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News | 2023-09-07
Rocky Mountain views after a forest fire in Waterton National Park in Alberta Canada

The Arctic in the heat of the moment

It's early June and the air is clear in Helsinki, but the scientists gathered here through a project following up work under the Arctic Monitoring and Assessment Programme see clouds piling up in the horizon. Not only are forest fires in Canada engulfing North America in smoke, but Arctic temperatures are rising steadily, not least geo-politically.

“Climate warming in the Arctic is three to four times higher than the global average. Since 1980, the extent of sea ice during the summer has decreased by a third. The weather is becoming more extreme - heat waves are getting hotter and lasting longer and there is less snow fall and more rain”, says Pontus Roldin, researcher in atmospheric physics at IVL Swedish Environmental Research Institute.

In addition to the climate impact of long-lived greenhouse gases such as carbon dioxide, short-lived climate forcers, such as methane and some particles, have a strong impact on the Arctic climate. Black carbon, commonly known as soot, absorbs heat and when it deposits on snow and ice it accelerates ice melting. Emissions close to the Arctic have a greater impact. Forest fires in the Arctic region are therefore particularly bad, as is flaring from the regions petroleum industry, as well as emissions from shipping, wood burning and agricultural burning.

“It’s a complex system with many feedback loops and large uncertainties, which is why we need to study these particles and processes more," says Pontus Roldin, who together with partners from Finland, Norway and Canada is participating in the EU-funded project ABC-iCAP, Arctic Black Carbon impacting on Climate and Air Pollution.

Fyra personer framför rutig vägg.

From the left: Pontus Roldin, Simon Wilson, Ville-Veikko Pauno, Svante Bodin

Scientific cooperation in the Arctic

Regional cooperation to protect the Arctic is also complex, especially after Russia's invasion of Ukraine. Since March 2022, all official work involving Russia in the Arctic Council has been on pause, but it is now being resumed.

“The Arctic Council cannot exclude Russia. It's very important to bring the Russians back to the table to tackle Arctic environmental issues, even if this has many challenges at the moment," says Simon Wilson, ABC-iCAP project manager at the Arctic Monitoring Assessment Program, AMAP, which is organized under the Arctic Council.

Russian stakeholder engagement was also a focus of the ABC-iCAP project but, as with all EU-funded research, all cooperation with Russian partners has been suspended because of the invasion.

Forest fires increase black carbon emissions

From the Finnish Environment Institute, SYKE, Ville-Veikko Pauno is studying the effects of Arctic forest fires and what we can expect in the future.

“Interest in forest fire research has increased dramatically recently - and for good reason. Canada is now experiencing its worst fires in history. Heatwaves are becoming more frequent in Siberia. Since 2018 alone, the number of Arctic forest fires has tripled and it is likely that we will see more and more intense fires in the region in the future.”

And although black carbon emissions from human activities have decreased in most Arctic countries, scientists fear that overall emissions in the Arctic may start to increase again - as forest fires increase and shrinking sea ice allows for more exploitation.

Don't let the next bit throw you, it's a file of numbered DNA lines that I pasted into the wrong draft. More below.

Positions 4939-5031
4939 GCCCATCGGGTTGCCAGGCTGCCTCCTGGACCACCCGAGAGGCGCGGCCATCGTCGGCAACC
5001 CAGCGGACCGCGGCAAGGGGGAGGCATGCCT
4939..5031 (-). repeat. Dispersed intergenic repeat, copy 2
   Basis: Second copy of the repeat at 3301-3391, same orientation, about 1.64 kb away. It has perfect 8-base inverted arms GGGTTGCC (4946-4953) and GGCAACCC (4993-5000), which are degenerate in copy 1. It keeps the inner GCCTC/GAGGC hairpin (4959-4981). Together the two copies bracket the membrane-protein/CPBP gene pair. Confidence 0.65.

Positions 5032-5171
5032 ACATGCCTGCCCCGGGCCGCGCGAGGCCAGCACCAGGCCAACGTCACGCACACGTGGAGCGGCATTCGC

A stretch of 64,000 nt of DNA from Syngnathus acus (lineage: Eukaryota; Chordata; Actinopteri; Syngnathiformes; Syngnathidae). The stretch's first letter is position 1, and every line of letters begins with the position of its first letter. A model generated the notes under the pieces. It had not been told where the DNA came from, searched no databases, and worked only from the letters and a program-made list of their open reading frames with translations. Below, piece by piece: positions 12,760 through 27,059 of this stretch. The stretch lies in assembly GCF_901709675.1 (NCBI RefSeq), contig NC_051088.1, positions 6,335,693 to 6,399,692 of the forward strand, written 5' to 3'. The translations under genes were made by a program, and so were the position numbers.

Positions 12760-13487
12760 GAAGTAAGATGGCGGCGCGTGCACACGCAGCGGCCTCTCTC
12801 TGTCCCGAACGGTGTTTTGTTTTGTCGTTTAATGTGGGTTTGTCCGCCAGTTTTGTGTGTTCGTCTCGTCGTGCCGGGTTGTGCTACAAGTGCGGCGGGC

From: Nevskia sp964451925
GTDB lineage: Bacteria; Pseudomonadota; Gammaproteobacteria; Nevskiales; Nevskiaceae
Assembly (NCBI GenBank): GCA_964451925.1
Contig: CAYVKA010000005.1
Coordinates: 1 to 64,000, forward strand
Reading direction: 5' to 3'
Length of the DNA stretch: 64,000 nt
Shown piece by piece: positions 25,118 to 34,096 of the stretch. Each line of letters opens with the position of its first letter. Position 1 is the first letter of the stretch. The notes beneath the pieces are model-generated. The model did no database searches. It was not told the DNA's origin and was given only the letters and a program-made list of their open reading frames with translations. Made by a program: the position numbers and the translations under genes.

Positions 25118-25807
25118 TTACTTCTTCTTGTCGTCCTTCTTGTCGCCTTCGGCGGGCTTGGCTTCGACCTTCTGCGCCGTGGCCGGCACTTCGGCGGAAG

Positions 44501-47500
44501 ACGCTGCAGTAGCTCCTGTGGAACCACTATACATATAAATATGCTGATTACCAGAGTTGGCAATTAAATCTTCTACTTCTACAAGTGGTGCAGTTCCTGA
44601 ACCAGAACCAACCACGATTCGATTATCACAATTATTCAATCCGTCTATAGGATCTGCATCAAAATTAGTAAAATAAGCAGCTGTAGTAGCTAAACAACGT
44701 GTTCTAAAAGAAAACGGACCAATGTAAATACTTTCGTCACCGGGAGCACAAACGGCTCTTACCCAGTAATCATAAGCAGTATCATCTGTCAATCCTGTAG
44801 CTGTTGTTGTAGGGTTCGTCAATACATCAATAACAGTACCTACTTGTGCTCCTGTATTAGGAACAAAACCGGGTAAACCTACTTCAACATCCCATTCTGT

Many are more pessimistic

“One thing that has surprised me is how fast the climate is changing. Just a few decades ago we thought that the horizon for some of the changes we are now observing was still far away, and climate change would affect our grandchildren in their lifetime. Then we thought it would hit our children. But it’s happening now already," says Simon Wilson.

“Many in the scientific community are probably more pessimistic than previously. Up to now we have focused on how what we are emitting is impacting the Arctic, now we need to think more about how the Arctic is impacting the rest of the world - meltwater and rising sea levels, methane being released from permafrost and slowing ocean circulation.”

But there is always a reason to reduce the rate of warming, Pontus Roldin emphasizes. The Arctic environment is sensitive to disturbances, and with increasing activities in the region - such as shipping and mineral extraction - the risk of other negative environmental impacts is growing. For example, Norway, Russia, Canada, and the US are planning to extract critical minerals through deep-sea mining, which poses significant environmental risks.

We can make a difference – learn best wood-burning practices!

In addition to regulating industry and shipping, local practices of agricultural burning need to stop - not least because it often can lead to uncontrolled forest fires.

And then there is the household small scale wood burning, a not insignificant source of black carbon. In fact, domestic woodburning is the largest source of black carbon in Sweden and in Europe as a whole.

“Who doesn't like a cozy fire? Especially here up north, in winter time, with electricity prices soaring.” So says Svante Bodin, former head of research at SMHI and former head of the Climate and Air Pollution division at the Ministry of Environment, now involved in the International Cryosphere Climate Initiative (ICCI), which several years ago initiated a campaign to make wood stove owners reduce black carbon emissions by handling the firewood and the fire properly.

“Reducing particulate emissions from home wood burning combines two good things: it improves local air quality, and it helps to slow down Arctic warming. Learning best wood-burning practices is a small effort that can make a big difference.”

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